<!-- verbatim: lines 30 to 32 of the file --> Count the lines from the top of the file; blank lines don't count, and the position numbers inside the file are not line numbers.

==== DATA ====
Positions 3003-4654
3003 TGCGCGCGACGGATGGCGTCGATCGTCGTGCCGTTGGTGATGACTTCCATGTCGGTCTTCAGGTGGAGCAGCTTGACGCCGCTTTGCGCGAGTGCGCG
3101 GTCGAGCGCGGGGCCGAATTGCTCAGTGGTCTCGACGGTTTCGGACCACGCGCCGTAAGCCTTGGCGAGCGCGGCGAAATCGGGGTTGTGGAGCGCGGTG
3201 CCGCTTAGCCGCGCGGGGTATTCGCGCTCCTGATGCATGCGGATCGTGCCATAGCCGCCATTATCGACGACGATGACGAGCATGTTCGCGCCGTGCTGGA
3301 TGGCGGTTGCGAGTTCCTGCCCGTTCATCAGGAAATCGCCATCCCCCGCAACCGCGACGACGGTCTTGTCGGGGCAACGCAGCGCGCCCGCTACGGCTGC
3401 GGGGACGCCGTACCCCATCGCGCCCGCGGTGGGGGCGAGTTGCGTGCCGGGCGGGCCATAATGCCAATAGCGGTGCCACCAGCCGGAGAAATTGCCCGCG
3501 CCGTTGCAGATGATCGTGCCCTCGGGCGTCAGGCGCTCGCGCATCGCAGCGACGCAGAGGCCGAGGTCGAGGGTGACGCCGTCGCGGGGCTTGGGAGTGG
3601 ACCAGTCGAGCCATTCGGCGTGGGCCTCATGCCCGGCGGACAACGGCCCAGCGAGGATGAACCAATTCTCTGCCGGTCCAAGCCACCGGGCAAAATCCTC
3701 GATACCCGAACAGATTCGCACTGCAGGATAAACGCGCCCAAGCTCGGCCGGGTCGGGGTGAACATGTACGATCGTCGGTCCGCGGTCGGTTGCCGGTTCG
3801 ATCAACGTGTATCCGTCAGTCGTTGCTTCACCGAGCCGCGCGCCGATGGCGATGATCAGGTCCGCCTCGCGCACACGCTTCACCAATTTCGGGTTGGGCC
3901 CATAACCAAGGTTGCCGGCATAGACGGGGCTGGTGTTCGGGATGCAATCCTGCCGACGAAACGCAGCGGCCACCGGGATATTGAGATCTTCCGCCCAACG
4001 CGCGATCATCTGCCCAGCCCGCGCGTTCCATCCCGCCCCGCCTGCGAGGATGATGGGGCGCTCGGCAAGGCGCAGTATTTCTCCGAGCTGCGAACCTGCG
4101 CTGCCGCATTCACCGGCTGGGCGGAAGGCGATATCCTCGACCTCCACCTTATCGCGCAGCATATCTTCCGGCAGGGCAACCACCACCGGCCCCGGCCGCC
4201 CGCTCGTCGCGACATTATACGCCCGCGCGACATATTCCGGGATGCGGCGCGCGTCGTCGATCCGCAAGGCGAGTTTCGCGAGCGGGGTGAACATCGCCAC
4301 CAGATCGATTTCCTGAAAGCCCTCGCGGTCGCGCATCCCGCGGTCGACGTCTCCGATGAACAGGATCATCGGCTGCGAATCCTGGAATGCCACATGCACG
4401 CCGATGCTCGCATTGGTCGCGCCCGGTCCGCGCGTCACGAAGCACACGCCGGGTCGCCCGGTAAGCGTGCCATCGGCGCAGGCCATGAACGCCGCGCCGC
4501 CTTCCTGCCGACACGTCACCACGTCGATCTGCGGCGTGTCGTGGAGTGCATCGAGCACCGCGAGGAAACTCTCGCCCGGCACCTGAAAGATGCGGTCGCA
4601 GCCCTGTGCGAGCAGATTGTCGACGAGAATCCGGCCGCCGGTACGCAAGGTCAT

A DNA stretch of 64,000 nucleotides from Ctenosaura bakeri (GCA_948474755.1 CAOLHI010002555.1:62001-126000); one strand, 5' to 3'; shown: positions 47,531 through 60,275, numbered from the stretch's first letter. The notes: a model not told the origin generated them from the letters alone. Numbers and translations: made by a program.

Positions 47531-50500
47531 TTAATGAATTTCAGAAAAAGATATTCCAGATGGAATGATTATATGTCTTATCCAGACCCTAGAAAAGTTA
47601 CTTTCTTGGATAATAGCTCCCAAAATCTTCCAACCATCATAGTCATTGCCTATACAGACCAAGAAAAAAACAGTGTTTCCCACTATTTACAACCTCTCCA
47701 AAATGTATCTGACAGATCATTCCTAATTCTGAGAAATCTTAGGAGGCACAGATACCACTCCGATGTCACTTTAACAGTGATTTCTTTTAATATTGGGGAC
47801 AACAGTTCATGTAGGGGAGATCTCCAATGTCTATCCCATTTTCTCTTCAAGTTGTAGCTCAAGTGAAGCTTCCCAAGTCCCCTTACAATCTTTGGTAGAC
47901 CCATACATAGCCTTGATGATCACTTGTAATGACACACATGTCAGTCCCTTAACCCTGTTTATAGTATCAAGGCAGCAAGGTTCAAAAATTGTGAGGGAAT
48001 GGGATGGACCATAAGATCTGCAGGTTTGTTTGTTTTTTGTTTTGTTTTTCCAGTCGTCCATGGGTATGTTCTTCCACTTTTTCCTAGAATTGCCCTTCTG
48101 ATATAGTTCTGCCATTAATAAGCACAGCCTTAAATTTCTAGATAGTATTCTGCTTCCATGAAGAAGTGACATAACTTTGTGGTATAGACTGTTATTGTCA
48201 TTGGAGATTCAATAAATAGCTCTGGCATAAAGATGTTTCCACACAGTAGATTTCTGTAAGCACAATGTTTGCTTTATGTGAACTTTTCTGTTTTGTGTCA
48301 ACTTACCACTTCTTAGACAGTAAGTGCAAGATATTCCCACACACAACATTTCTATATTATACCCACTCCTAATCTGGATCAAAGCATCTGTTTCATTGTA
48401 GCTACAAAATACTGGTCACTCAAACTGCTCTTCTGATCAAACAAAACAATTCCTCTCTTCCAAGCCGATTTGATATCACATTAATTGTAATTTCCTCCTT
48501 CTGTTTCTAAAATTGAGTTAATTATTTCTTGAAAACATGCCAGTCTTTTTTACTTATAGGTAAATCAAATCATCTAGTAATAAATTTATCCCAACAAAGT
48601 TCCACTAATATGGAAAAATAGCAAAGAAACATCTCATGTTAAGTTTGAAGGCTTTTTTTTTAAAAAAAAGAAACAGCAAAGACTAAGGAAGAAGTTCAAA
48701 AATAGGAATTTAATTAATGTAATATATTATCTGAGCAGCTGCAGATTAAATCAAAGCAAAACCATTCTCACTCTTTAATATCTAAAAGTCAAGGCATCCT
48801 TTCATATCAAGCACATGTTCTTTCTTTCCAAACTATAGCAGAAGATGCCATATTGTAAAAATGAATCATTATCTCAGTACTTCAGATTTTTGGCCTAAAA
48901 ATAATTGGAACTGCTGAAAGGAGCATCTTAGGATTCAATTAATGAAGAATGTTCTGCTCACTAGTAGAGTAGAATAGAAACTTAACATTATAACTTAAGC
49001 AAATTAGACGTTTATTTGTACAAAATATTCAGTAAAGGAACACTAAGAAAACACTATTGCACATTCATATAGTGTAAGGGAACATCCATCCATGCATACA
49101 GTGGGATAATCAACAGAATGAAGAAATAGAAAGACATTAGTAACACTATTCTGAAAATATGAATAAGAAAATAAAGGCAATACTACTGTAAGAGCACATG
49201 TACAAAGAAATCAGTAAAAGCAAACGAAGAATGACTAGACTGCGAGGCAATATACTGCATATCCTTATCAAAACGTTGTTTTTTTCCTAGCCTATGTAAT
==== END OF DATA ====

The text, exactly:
48401 GCTACAAAATACTGGTCACTCAAACTGCTCTTCTGATCAAACAAAACAATTCCTCTCTTCCAAGCCGATTTGATATCACATTAATTGTAATTTCCTCCTT
48501 CTGTTTCTAAAATTGAGTTAATTATTTCTTGAAAACATGCCAGTCTTTTTTACTTATAGGTAAATCAAATCATCTAGTAATAAATTTATCCCAACAAAGT
48601 TCCACTAATATGGAAAAATAGCAAAGAAACATCTCATGTTAAGTTTGAAGGCTTTTTTTTTAAAAAAAAGAAACAGCAAAGACTAAGGAAGAAGTTCAAA